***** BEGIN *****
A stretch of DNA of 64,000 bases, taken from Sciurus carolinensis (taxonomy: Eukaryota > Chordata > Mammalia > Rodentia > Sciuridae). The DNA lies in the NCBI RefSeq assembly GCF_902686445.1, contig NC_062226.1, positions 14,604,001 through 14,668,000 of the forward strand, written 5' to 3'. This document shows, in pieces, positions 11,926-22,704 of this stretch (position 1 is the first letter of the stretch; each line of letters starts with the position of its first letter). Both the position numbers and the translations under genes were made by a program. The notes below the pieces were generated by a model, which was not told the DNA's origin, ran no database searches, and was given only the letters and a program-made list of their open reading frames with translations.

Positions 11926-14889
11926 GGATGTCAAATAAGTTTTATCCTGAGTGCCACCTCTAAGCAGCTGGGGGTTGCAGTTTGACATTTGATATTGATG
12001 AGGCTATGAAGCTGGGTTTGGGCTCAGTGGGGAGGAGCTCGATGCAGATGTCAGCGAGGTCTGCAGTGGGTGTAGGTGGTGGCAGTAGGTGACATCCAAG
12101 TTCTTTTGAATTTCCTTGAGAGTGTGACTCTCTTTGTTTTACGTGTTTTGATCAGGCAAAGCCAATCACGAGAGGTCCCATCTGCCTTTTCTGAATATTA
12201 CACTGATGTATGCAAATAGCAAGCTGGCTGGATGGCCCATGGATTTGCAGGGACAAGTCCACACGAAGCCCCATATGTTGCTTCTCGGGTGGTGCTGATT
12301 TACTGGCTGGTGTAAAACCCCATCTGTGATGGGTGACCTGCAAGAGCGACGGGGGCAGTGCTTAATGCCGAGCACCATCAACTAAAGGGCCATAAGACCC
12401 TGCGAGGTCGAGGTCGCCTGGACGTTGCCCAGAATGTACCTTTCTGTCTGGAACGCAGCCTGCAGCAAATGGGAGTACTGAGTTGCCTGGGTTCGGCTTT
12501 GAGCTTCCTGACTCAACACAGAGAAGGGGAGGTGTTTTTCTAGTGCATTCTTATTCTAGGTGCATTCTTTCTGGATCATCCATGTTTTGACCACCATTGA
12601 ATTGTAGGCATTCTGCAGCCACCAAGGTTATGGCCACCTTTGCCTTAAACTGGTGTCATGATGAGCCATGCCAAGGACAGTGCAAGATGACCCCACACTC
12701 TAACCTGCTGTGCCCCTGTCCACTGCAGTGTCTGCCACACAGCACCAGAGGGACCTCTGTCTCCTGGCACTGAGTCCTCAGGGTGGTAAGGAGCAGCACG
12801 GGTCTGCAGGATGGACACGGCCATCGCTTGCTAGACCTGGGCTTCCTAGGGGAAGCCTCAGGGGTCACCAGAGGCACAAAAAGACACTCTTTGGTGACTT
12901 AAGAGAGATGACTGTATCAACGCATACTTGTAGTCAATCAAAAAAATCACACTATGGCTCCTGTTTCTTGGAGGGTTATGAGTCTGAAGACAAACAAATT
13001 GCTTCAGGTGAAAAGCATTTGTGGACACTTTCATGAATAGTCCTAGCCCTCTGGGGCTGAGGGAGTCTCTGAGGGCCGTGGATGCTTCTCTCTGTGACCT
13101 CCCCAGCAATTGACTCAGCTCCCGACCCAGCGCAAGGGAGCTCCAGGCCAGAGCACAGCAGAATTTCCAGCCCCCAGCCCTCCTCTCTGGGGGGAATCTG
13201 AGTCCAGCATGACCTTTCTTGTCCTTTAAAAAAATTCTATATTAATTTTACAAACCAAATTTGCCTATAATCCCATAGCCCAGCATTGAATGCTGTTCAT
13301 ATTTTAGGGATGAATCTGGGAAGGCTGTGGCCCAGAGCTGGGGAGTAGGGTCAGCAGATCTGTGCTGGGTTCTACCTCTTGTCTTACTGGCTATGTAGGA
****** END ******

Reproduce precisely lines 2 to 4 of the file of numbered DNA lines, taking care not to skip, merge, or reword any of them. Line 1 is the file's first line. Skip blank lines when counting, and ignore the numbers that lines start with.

Positions 11926-14889
11926 GGATGTCAAATAAGTTTTATCCTGAGTGCCACCTCTAAGCAGCTGGGGGTTGCAGTTTGACATTTGATATTGATG
12001 AGGCTATGAAGCTGGGTTTGGGCTCAGTGGGGAGGAGCTCGATGCAGATGTCAGCGAGGTCTGCAGTGGGTGTAGGTGGTGGCAGTAGGTGACATCCAAG